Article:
I’m a believer in church. I was a pastor for many years. Pastors work hard. So do church staff and leaders. However flawed some might be in their approaches, I believe virtually all of them want to make the world a better place.
But I’m in a bit of a church rut. I skip church almost weekly. Have for over a year now.
I am not prescribing others follow — I believe many need church. They need to hear hope and they need to find people who will love and support them.
But I’m not in that place. I’m disillusioned over the support of Donald Trump by the overwhelming majority of evangelical Christians. I’ll get over it.
But I did other things today. I think they might also be of spiritual significance.
I made the world a bit of a better place. Before I talk about my daughter and mother, let me talk about grass.
In the winter the grass gets thin. Too much shade. So it’s kind of half dirt and half grass. But spring will bring more sun. Sun will bring possibilities for the perfect lawn.
So yesterday I went and bought three forty pound bags of gypsum. One hundred twenty pounds of white powder that looks almost just like flour. I doused the entire yard with it. My skin turned a few shades lighter in the dusty process. But I knew the gypsum loosens up the clay, and allows water and nutrients and oxygen to promote root growth.
Then today I used the stuff called Grow Power Plus. I guess it contains humus. Not the stuff with garbanzo beans. But some kind of mineral or nutrient. I know gypsum and Grow Power Plus work because I’ve used them before.
Then after an hour of trying to perfect my lawn, I started thinking. I think a lot when I garden.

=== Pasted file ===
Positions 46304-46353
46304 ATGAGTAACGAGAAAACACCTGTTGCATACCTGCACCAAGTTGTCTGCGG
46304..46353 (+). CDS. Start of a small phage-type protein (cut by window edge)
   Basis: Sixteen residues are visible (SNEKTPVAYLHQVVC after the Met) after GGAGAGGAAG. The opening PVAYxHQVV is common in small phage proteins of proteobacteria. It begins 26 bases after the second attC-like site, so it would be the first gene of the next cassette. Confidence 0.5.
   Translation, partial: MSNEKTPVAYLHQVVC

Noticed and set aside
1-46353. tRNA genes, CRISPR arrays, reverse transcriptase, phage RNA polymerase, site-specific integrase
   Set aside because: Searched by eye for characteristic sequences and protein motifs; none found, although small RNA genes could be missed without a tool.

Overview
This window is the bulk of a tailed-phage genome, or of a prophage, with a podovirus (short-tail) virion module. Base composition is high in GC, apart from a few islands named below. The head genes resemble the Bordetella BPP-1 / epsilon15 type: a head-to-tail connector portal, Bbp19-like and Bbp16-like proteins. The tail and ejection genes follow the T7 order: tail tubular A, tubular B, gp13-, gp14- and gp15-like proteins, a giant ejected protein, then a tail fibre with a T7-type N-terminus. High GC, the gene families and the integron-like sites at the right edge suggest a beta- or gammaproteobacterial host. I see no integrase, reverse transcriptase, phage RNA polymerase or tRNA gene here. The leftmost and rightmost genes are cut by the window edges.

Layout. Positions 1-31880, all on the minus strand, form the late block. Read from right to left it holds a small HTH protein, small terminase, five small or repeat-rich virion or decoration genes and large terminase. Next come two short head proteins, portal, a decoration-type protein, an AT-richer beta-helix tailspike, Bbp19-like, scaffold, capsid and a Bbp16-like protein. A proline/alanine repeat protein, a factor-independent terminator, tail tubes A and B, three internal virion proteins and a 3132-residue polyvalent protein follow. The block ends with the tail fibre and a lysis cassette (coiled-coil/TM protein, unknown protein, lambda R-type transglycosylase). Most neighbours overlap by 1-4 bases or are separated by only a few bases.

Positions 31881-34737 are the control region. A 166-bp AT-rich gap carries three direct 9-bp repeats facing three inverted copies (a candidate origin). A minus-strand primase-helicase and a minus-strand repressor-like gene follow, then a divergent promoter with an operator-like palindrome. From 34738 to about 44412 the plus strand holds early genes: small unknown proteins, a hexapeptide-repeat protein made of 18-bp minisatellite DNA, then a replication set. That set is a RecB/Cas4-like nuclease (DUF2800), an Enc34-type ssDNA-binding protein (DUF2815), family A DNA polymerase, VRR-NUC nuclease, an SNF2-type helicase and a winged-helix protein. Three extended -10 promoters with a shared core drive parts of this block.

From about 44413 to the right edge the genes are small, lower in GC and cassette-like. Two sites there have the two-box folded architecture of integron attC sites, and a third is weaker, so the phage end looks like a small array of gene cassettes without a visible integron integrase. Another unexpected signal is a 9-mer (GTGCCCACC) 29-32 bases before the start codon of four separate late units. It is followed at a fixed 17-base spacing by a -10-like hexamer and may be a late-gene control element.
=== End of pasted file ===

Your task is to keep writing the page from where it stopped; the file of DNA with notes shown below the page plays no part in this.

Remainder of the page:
Why should this this effort even matter? The lawn looks fine. Why do things always need to be better than they already are? Certainly there are more important life-changing actions than this backyard lawn. Soup kitchens. Widows wasting away in hospitals. Some church needs a bass player. And here I am trying to make my nice lawn nicer — and nobody’s life will improve as a result.
When Bree turned five, her mom and I bought her a Schwinn bicycle — her first bike. I always had this vision of keeping my kids’ first bikes. Then when they are adults, they can hang them on a wall or give them to their own children. You know, promote memories. I always knew someday they might think they are junk. And they might give them to charity. But at least they would have that choice.
Bree’s bike has been hanging around the backyard for 8 months. I started noticing some rust. So, better than investing in the promotion of a plush lawn, for which no human life will be substantially improved, I switched to something bettter — contributing to humanity.
First, I got rid of the rust with some steel wool and WD40. Then I washed it. Then I would put it in the attic.
All this as a way of honoring Bree, who is away in college, and who I miss almost desperately.
Maybe she’d show the bike to her own daughter one day.
While I was scrubbing the frame and the seat and the handlebars and the little blue bell, I remembered the day we gave it to her. It’s all on video somewhere. I wish I could show it here. Because her brother, Edison, was two at the time. And when Erica and I presented her with her People Power Stardust Pink Schwinn, Edison wouldn’t have it.